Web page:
This is a dumb question, because the answer is obviously ‘there’s no such thing as too much’. The health of our planet depends on it, healthy farming systems depend on it, your garden depends on it!
Last week I was lucky enough to be asked to sit on the panel to discuss the profoundly beautiful (and profoundly depressing) movie called ‘Seed: The Untold Story’ at the Environmental Film Festival Australia (EFFA). If you get the chance, see the movie, it will move you (and hopefully inspire you to learn how to save seed!).
The movie is about the shocking and rapid loss of biodiversity within our food systems (more than 90% of some varieties of vegetable have already disappeared, for example), the risks that poses for our food supplies, and the heroic efforts some groups and individuals are making to save our seed heritage.
Diversity is one of the guiding principles of our farm – we strive to achieve ever greater diversity in our crops (the number of fruit varieties we grow); the weeds and understorey plants in our orchards; the number of species of insects, birds, and other animals on our farm; and the microbes in the soil. We’re very aware of how vital this is to the health of the organism that is our farm.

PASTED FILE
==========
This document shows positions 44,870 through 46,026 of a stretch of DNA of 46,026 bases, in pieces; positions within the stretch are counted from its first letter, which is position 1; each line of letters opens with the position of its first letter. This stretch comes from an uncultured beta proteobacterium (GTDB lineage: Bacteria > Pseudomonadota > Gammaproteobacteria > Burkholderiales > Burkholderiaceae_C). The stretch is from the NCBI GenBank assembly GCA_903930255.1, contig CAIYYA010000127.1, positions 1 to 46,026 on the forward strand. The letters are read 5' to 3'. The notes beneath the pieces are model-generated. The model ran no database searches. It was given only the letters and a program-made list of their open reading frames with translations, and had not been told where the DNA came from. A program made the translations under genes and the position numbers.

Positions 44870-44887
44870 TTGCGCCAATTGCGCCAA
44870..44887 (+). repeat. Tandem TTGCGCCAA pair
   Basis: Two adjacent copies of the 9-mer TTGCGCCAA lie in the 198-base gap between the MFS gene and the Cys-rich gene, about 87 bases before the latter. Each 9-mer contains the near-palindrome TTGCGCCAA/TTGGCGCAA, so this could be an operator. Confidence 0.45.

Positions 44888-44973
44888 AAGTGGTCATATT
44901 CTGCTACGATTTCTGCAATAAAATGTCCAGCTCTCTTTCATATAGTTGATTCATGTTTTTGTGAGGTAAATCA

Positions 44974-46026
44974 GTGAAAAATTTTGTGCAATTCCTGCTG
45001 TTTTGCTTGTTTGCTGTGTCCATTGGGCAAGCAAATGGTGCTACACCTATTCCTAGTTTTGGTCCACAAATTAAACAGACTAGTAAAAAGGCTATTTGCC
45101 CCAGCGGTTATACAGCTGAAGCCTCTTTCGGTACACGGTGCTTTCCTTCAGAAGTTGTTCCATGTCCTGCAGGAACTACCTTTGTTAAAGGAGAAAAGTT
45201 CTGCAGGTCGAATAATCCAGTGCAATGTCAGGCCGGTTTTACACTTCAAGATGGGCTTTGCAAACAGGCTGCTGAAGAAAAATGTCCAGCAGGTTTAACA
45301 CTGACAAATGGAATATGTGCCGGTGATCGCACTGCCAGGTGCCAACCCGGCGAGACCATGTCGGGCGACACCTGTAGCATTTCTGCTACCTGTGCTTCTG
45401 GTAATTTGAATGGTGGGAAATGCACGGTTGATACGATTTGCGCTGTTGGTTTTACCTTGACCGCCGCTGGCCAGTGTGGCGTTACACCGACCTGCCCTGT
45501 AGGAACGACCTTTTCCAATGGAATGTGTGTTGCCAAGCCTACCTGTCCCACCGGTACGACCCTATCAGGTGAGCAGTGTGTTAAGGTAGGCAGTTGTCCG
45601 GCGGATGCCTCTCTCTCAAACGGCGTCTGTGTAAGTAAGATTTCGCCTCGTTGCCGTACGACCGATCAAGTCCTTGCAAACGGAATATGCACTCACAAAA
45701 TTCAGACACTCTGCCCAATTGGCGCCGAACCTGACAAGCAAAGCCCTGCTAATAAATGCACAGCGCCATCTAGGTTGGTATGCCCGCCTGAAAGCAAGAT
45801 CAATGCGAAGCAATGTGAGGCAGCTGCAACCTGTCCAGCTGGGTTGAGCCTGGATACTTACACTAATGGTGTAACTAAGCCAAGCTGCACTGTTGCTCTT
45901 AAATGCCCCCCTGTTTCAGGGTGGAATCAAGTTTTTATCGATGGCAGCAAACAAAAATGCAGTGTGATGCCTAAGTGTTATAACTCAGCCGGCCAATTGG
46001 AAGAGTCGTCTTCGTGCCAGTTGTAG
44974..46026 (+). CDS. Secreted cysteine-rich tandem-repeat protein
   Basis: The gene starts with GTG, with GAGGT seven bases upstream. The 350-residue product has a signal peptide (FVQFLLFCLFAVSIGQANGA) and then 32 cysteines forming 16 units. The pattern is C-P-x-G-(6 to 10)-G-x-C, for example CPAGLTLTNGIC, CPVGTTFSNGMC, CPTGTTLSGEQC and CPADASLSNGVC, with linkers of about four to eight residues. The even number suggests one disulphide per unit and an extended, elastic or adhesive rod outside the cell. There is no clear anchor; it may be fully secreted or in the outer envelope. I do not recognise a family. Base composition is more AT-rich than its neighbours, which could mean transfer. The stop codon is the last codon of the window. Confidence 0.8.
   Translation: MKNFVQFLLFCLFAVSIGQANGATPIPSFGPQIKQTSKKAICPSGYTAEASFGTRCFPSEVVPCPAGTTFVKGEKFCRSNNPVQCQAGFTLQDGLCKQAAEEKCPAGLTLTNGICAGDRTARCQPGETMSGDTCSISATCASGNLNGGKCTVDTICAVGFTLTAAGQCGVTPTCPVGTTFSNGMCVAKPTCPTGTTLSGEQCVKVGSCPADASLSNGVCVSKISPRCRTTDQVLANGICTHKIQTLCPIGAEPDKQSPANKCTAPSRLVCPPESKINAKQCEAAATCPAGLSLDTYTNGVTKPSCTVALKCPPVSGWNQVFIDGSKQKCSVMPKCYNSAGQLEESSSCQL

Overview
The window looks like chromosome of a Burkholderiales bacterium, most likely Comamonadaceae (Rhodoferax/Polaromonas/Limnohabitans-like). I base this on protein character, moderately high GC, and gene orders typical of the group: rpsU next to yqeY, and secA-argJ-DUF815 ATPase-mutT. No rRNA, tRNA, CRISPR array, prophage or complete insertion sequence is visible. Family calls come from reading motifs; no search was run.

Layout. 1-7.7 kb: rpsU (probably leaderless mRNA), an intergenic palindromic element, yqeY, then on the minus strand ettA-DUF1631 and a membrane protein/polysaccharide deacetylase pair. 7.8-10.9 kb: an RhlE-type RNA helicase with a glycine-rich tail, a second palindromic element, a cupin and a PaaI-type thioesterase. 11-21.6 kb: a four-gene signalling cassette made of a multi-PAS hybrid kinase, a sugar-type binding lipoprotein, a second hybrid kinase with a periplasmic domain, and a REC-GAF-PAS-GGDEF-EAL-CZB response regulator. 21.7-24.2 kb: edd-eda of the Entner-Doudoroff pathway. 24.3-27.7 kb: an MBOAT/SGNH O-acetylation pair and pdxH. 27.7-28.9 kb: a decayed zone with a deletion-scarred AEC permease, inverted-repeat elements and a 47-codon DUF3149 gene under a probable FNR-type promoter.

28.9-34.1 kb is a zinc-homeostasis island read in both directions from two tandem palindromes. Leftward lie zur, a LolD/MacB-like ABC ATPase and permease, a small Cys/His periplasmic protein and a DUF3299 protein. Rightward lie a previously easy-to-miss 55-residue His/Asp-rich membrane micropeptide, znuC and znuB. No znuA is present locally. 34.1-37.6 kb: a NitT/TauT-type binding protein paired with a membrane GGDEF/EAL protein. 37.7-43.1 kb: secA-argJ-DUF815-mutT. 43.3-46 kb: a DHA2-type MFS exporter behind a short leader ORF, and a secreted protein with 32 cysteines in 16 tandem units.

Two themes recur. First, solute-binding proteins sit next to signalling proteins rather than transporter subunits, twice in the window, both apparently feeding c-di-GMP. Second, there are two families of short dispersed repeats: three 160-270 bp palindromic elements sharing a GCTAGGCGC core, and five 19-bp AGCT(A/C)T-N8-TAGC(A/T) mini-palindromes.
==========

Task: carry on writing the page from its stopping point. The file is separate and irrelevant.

But we limit ourselves to growing deciduous fruit, because we’re also aware that it’s going to take another lifetime to really get good at just doing that, and there’s a risk in spreading ourselves too thin of doing lots of things badly.So when I visited the beautiful garden at Heronswood with the family the other day, I was buying for our garden, not the farm. Heronswood is a wonderful multi-site nursery that specialises in a huge diversity of heritage food plants, and it was extremely difficult to not buy everything I’d never heard of (or had long lusted after) to bung in the garden!
- goji berry
- pecan tree
- choke berry
Now, to find somewhere to plant them….